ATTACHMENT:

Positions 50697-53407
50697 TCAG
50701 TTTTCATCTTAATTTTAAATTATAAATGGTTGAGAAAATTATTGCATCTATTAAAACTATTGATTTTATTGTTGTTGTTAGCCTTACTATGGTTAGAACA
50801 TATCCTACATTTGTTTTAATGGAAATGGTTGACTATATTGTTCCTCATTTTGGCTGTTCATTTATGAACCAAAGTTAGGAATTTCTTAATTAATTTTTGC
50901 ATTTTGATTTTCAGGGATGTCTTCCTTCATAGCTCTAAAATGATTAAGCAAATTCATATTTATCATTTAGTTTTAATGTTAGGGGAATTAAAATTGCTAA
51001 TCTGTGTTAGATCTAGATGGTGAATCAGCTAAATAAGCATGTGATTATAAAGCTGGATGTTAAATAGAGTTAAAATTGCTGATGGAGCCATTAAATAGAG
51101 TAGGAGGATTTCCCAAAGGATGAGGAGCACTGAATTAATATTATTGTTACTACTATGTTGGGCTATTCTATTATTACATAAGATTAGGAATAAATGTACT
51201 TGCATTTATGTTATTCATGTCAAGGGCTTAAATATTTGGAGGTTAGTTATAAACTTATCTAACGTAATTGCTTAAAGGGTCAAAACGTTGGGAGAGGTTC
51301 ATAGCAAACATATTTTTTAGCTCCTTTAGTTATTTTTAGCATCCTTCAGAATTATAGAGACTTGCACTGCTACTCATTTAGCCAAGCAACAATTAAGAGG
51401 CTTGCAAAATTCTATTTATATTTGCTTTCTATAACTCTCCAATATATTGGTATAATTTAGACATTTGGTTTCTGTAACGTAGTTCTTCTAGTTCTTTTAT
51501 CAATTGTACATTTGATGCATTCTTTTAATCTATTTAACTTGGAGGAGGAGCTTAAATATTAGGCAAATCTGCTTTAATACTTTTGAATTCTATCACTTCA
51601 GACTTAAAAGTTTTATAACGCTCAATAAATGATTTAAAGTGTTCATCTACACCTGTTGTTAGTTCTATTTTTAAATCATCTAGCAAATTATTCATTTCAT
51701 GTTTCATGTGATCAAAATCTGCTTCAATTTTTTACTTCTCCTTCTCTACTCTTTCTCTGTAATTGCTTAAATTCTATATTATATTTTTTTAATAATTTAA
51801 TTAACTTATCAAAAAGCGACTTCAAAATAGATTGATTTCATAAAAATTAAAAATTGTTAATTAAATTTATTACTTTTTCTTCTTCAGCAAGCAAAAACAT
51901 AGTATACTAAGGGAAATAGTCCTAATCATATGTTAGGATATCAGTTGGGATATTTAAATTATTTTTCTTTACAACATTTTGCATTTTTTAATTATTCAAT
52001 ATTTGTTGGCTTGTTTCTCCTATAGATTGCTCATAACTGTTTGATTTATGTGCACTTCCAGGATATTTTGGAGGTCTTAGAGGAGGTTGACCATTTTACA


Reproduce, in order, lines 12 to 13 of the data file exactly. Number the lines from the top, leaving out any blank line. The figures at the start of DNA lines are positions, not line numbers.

51601 GACTTAAAAGTTTTATAACGCTCAATAAATGATTTAAAGTGTTCATCTACACCTGTTGTTAGTTCTATTTTTAAATCATCTAGCAAATTATTCATTTCAT
51701 GTTTCATGTGATCAAAATCTGCTTCAATTTTTTACTTCTCCTTCTCTACTCTTTCTCTGTAATTGCTTAAATTCTATATTATATTTTTTTAATAATTTAA